Timing.

I’m supposed to be writing about marketing today, so here goes…

I’ve got this great Aggie joke, see, but it’s hard to tell. You have to help me out. I’m going to write it out in dialog, but you have to understand some writing conventions to “get” the joke. The important one is this. If you have two people talking, when one character stops in mid-word and the other starts immediately below that, you have to imagine that the second person is cutting off the first. Okay. Here goes…

JOKE VICTIM

I understand you’re the greatest Aggie joke teller in the world.

AGGIE

Um…yes. That’s correct.

JOKE VICTIM

How did you become the greatest Aggie jo…

AGGIE

                                              [interrupting] Timing!

 

It’s funnier when you hear it in person.

My point is that TIMING is vitally important in marketing. Marketing is essentially telling a story in a compelling way – in a way that makes your audience – your customers – want to hear it. Better stories – and better storytellers – usually win. But there’s one way for an inferior story to win, and that’s to be the first up to tell it. In other words, if you are telling a story and your competitor has a conflicting story, the one who gets the word out first will generally win. Why? Because if the first storyteller is believeable, your audience makes up their mind to believe their story. By the time yours comes along, it’s too late. (In marketing-speak, this is called “First Mover Advantage”.) This also holds true when you think about damage control. If you have a problem in your company, burying your head in the sand until someone else has a chance to spin things there way is not the way to win friends and influence customers. Getting your story out there first is the key to getting people on your side. He who hesitates is lost – or at least the First Mover Advantage is lost. And you know what they say…”You never get a second chance to make a first impression.”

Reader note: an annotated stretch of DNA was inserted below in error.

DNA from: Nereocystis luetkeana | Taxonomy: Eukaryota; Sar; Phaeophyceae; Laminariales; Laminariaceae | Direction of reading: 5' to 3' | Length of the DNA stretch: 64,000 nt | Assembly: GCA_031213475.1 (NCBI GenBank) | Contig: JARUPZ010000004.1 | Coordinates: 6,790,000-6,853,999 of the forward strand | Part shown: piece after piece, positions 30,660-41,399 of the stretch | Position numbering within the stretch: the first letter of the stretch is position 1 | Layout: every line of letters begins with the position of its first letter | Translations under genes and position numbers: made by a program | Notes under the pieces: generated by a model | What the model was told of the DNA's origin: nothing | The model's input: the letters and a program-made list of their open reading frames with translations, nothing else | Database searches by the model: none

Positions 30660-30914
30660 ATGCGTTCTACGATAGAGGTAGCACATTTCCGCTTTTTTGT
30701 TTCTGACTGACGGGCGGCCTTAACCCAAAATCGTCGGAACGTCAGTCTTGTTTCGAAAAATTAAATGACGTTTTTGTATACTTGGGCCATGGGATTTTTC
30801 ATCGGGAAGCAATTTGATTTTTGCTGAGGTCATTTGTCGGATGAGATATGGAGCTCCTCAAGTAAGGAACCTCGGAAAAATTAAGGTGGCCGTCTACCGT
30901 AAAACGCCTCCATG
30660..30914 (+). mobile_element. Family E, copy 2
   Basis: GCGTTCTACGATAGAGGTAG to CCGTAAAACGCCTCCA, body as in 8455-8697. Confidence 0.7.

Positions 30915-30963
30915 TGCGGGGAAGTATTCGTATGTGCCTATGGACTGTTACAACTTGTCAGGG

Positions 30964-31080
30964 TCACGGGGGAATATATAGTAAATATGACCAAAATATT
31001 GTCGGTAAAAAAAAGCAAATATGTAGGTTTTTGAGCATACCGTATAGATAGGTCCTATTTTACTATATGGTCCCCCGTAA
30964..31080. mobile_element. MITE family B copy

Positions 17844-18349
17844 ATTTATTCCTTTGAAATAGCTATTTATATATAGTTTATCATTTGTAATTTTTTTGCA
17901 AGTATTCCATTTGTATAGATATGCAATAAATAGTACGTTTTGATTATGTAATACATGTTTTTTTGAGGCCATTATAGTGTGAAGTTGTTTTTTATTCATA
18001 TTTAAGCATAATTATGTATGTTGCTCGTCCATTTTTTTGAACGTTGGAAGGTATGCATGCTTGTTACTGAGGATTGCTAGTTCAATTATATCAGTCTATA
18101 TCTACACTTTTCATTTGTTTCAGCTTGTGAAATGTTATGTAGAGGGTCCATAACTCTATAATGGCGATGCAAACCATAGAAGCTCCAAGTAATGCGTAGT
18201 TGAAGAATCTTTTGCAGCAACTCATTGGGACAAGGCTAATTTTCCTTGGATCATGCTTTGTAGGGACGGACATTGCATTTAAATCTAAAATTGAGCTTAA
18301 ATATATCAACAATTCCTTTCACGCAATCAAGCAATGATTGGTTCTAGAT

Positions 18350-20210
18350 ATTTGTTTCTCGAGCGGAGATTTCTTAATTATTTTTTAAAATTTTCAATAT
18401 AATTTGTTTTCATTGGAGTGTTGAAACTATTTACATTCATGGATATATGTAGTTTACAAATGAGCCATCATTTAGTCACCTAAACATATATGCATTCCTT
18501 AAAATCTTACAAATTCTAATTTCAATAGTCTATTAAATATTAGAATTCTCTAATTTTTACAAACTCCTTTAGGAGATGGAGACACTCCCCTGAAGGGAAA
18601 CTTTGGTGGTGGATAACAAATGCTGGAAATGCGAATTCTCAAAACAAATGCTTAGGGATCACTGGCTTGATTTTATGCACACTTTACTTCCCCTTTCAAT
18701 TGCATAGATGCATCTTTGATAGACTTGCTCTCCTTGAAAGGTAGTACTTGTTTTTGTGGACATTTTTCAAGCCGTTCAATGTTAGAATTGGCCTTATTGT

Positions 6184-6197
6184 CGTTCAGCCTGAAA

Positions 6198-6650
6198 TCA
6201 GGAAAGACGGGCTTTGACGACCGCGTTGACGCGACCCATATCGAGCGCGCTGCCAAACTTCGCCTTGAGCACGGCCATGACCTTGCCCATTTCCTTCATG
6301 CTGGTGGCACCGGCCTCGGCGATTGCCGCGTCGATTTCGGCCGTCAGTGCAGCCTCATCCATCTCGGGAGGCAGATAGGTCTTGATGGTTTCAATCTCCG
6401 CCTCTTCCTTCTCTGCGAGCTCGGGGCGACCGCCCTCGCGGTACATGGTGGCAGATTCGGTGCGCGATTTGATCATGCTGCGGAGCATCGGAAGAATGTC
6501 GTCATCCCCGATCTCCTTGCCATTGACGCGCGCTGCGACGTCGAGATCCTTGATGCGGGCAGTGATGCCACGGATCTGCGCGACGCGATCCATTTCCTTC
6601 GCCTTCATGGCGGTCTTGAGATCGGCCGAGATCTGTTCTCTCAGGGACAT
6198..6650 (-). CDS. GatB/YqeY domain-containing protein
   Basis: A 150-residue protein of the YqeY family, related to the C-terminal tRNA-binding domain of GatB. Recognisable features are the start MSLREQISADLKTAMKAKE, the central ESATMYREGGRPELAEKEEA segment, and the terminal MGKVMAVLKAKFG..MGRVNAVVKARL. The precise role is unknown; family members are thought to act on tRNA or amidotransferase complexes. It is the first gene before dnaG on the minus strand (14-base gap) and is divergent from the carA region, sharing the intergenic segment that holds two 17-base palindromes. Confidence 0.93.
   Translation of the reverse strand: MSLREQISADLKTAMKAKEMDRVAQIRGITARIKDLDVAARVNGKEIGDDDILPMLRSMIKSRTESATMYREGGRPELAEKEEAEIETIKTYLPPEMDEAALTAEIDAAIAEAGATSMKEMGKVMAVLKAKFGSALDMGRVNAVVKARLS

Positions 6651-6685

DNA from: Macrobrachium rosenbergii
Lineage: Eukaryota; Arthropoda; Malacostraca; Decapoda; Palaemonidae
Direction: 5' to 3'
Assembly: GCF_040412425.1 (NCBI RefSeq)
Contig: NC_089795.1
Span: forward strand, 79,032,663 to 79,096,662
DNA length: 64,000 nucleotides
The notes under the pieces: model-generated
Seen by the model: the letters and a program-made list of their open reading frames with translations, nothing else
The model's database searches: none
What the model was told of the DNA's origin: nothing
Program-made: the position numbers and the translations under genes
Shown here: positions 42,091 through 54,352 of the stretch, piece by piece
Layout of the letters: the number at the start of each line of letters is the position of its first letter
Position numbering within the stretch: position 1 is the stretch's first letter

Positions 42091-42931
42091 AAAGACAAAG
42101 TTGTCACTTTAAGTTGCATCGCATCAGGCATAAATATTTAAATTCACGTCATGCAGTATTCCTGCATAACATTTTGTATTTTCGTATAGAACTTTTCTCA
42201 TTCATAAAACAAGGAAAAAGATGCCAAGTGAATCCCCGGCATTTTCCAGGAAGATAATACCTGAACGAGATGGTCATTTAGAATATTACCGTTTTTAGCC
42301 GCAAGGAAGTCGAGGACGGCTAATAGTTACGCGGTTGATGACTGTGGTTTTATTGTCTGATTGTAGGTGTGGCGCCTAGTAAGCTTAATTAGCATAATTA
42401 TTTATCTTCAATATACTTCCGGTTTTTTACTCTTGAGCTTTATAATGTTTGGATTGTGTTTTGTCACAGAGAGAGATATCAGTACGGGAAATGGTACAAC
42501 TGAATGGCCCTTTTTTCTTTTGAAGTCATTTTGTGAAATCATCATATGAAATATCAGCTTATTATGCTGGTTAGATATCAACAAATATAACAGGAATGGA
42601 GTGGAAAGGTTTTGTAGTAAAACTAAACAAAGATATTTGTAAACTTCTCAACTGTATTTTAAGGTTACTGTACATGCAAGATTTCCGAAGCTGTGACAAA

So the next time you have a story to tell – to either launch a new product or to keep an exisiting one from getting beaten up in the marketplace – think about not only how compelling your story is, but how quickly you need to tell it.

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